Jquery's new binding event mechanism the use of the on method

  • 2020-03-30 02:38:29
  • OfStack

Browsing jQuery's deprecated list, I found that live() and die() were in it. After a quick look, I found that since jQuery1.7, jQuery has introduced a new event binding mechanism, with on() and off() functions handling event binding. Since there were bind(), live(), delegate() and other methods to handle event binding, jQuery decided to introduce new functions to unify the event binding methods and replace the previous methods in terms of performance optimization and unified approach.

On (the events, the selector, [data], fn)

Events: one or more space-separated event types and optional namespaces, such as "click" or "keydown.myplugin".
Selector: a selector string used as a descendant of the selector element of the filter's trigger event. If the selector is null or omitted, the event always fires when it reaches the selected element.
Data: when an event is triggered, event.data is passed to the event handler.
Fn: the function that executes when the event is triggered. The value false can also be shorthand for a function that returns false.

Replace the bind ()
When the second argument 'selector' is null, on() and bind() are essentially the same in terms of usage, so we can assume that on() just has an optional 'selector' argument more than bind(), so on() is a convenient replacement for bind()

Replace the live ()
Before 1.4, you liked live() because it bound events to the current and future elements, and after 1.4, the delegate() could do the same thing. The principle of live() is simple. It delegates events through a document, so we can also use on() to achieve the same effect as live() by binding events to a document.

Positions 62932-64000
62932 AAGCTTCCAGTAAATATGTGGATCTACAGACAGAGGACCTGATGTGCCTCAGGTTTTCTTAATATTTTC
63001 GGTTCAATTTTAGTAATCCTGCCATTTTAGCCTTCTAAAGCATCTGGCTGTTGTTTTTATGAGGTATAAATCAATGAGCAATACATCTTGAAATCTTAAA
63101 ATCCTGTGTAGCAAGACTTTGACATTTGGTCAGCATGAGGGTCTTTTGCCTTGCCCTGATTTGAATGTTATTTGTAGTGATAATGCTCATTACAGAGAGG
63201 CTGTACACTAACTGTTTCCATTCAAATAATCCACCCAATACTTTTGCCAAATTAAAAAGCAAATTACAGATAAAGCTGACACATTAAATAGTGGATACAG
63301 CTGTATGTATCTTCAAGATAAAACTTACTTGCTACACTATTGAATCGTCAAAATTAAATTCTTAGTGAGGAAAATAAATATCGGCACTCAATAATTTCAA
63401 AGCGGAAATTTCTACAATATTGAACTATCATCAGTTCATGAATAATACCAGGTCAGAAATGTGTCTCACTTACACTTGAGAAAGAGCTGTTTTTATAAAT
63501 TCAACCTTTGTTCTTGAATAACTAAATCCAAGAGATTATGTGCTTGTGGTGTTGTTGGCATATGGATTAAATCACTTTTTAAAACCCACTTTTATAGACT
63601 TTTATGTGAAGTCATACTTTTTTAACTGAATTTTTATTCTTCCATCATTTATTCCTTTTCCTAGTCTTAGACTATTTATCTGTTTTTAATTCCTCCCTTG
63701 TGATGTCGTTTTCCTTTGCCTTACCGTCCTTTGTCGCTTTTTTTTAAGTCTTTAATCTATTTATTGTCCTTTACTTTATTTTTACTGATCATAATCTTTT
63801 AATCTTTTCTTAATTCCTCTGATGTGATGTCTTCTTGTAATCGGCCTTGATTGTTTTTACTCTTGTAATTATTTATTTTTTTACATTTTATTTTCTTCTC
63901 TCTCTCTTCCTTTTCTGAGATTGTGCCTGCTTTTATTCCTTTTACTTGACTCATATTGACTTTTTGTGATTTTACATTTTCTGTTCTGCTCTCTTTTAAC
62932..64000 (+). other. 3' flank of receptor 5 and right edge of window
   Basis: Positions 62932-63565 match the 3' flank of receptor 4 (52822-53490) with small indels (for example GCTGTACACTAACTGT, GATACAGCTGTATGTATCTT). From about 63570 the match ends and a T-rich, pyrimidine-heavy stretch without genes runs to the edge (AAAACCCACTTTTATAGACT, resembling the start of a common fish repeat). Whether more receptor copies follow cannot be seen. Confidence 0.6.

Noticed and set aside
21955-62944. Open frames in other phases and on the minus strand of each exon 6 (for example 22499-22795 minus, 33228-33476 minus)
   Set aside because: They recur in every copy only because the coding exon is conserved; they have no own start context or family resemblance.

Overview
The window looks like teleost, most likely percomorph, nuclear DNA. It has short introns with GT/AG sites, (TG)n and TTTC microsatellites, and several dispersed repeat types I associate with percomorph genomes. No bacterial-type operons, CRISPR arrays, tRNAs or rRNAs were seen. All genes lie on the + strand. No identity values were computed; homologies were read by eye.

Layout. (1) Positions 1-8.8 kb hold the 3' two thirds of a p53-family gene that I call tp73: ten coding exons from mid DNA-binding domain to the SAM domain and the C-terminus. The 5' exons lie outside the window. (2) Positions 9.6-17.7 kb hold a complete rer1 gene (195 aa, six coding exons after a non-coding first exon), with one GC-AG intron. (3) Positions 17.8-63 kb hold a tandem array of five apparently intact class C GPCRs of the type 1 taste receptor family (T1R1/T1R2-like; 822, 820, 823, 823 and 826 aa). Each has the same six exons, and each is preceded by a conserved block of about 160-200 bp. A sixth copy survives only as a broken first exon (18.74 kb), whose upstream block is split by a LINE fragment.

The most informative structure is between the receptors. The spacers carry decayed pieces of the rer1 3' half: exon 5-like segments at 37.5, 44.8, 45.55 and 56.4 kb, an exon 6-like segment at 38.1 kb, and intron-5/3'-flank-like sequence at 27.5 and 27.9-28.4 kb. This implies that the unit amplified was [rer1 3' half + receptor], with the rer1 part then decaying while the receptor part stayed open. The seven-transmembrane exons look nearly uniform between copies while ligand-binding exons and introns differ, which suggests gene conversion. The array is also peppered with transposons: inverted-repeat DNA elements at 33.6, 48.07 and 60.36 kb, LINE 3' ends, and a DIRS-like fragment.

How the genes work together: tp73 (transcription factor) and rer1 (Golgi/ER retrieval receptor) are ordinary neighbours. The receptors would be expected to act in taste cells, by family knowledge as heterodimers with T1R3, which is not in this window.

Live () method

$('#list li').live('click', '#list li', function() { 
  //function code here. 

On (the) way

$(document).on('click', '#list li', function() { 
  //function code here. 

The key here is that the second argument 'selector' is in play. It ACTS as a filter, and only children of the selected element will trigger the event.

Replace the delegate ()
Delegate () was introduced in 1.4 to delegate the issue of event binding to descendant elements via the ancestor element, somewhat like live(). It's just that live() is delegated by the document element, and the delegate can be any ancestor node. The proxy written using on() is basically the same as the delegate().

The delegate () method

$('#list').delegate('li', 'click', function() { 
  //function code here. 

On (the) way

$('#list').on('click', 'li', function() { 
  //function code here. 

It looks like the order of the first argument and the second argument is reversed, everything else is basically the same.

JQuery introduced on () for two purposes, one to unify the interface, the other to improve performance, so from now on () instead of bind (), live (), delegate. In particular, don't use live() anymore, because it's already on the unrecommended list, and it could get killed at any time. If you only bind the event once, then go with one(), which doesn't change.

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